A Journal, with Pictures

Archive for June, 2017

Beijing

by on Jun.30, 2017, under Happenings

We embarked to China on May 5th, 2017 for a three week tour of China. The trip was organized by our friend Tony Huffman who employed Imperial Tours of China that turned out to be a great experience. We had a China host, Lotus Qi, who accompanied us for the entire three weeks and in each city a guide and in some cases special guides for a particular area. We stayed at great hotels, and had a private car and driver  in each location. I do not comment in each city about the food, but we ate at the best restaurants, mostly Chinese, but also international cuisine. We laughed at “another light Chinese lunch”, because every meal was a feast, orchestrated by our Chinese Foodie, Lotus. We had the best Pizza we ever had in China (Truffle Pizza) and the best French Toast. We ate our way through China. We also witnessed what has been called the “Chinese Economic Miracle”, which has produced an infrastructure now world class and the largest middle class in the world. I will save my comments of what I have learned about the Chinese system of Governing and the “Economic Miracle” for a separate blog that I will post later and just focus on the sights of China for now.

We arrived in Beijing and were met by Lotus and taken to the Peninsula Hotel. As we were descending into the area the first thing that struck us was the huge  number of high rise apartment buildings and how modern the Airport and other infrastructure was. Beijing is a city of twenty two million covering about one hundred square miles. We had a good flight, but having done this many many times, I concluded I’m getting old, won’t go work out right way. Our first day was spent touring Tian’anmen Square, the Forbidden City and doing a tour of the Hutong district of Beijing.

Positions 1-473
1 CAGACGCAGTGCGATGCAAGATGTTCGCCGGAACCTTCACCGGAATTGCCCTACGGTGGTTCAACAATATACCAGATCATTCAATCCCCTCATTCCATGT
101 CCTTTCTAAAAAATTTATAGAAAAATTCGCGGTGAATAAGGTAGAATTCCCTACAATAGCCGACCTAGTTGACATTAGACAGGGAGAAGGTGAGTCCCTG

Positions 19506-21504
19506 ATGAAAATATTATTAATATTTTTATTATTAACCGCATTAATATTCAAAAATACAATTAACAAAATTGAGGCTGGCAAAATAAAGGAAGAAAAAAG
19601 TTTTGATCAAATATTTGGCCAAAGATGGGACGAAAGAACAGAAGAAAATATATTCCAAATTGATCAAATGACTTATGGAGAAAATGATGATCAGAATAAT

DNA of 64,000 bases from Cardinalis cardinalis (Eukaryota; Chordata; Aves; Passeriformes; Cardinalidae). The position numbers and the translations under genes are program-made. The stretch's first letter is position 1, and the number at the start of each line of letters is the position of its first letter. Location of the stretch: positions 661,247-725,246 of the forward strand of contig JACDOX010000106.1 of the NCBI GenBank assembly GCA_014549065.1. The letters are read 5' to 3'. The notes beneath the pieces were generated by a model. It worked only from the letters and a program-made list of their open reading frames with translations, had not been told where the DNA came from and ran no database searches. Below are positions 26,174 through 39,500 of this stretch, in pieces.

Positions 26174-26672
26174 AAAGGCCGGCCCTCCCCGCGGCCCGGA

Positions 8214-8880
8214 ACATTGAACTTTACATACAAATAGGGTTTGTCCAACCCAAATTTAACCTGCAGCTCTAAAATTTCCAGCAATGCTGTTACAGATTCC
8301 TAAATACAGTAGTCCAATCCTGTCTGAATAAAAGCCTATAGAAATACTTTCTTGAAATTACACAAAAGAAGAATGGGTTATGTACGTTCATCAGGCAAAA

Across the street from Tian’anmen Square is the Forbidden City the Imperial Palace of the Emperors of China. This complex served as the home and seat of power for 24 emperors, their courts and harems from 1420 to 1924.

 

Of course we had a lunch of Peking Duck, which was great, but I said I would not obsess about the food but it was special having Peking Duck in Peking. We then did a tour of the Hutong, means alley ways, which was an exclusive neighborhood before the revolution.

On our second day in China, which was a Sunday, we visited The Temple of Heaven. This structure was build in 1420, using no nails, and was where the Emperor would visit twice a year for three days to meditate on the affairs of God and man. On the way to the Temple we visited an exercise park paid for by the Welfare Lottery, that’s right, no entitlements in China. We also witnessed mothers in the park soliciting wives for their sons, since the one child policy has produced a thirty million man surplus. Another example of unintended consequences when governments meddle in the peoples business.

 

After the Temple of Heaven we visited Beijing’s Art District that was created from a Cold War arms factory. This area was very lively and an impressive use of Factory 798.

On our last day in Beijing we visited the Summer Palace and then traveled out to the Great Wall. The Summer Palace was rebuilt in 1888 by the Empress Dowager Cixi and consists of 3000 buildings, gardens and ponds, around the man made Kunning Lake.

The Great Wall was built to protect China from predatory nomads, and is an impressive structure with questionable effectiveness. This again demonstrates that a government project is hard to stop once started. We saw the wall and were surprised to learn that a private luncheon was catered for us, on top of the wall.

 

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Xi’an

by on Jun.30, 2017, under Happenings

Xi’an is a modern city  of eight million people including a million students attending fifty universities. It is an agriculture center with both the Yellow and Yangtze  rivers flowing through the area. It is most know for the Terracotta Warriors, the 8,000 man army that Emperor Qin had built to serve him in the after life. The Qin dynasty (259 BC) was pivotal, as he was credited with unifying China into a single nation.  The Tomb and Warriors were discovered in 1976 and now have become a major tourist attraction in China. Xi’an was the place where the Silk Road began and today there remains a significant Muslim population. In addition to the Terracotta Warriors there is Shaanxi History Museum, that features the Tang Dynasty murals. The city itself is interesting in that the four mile wall around the historic central city remains intact.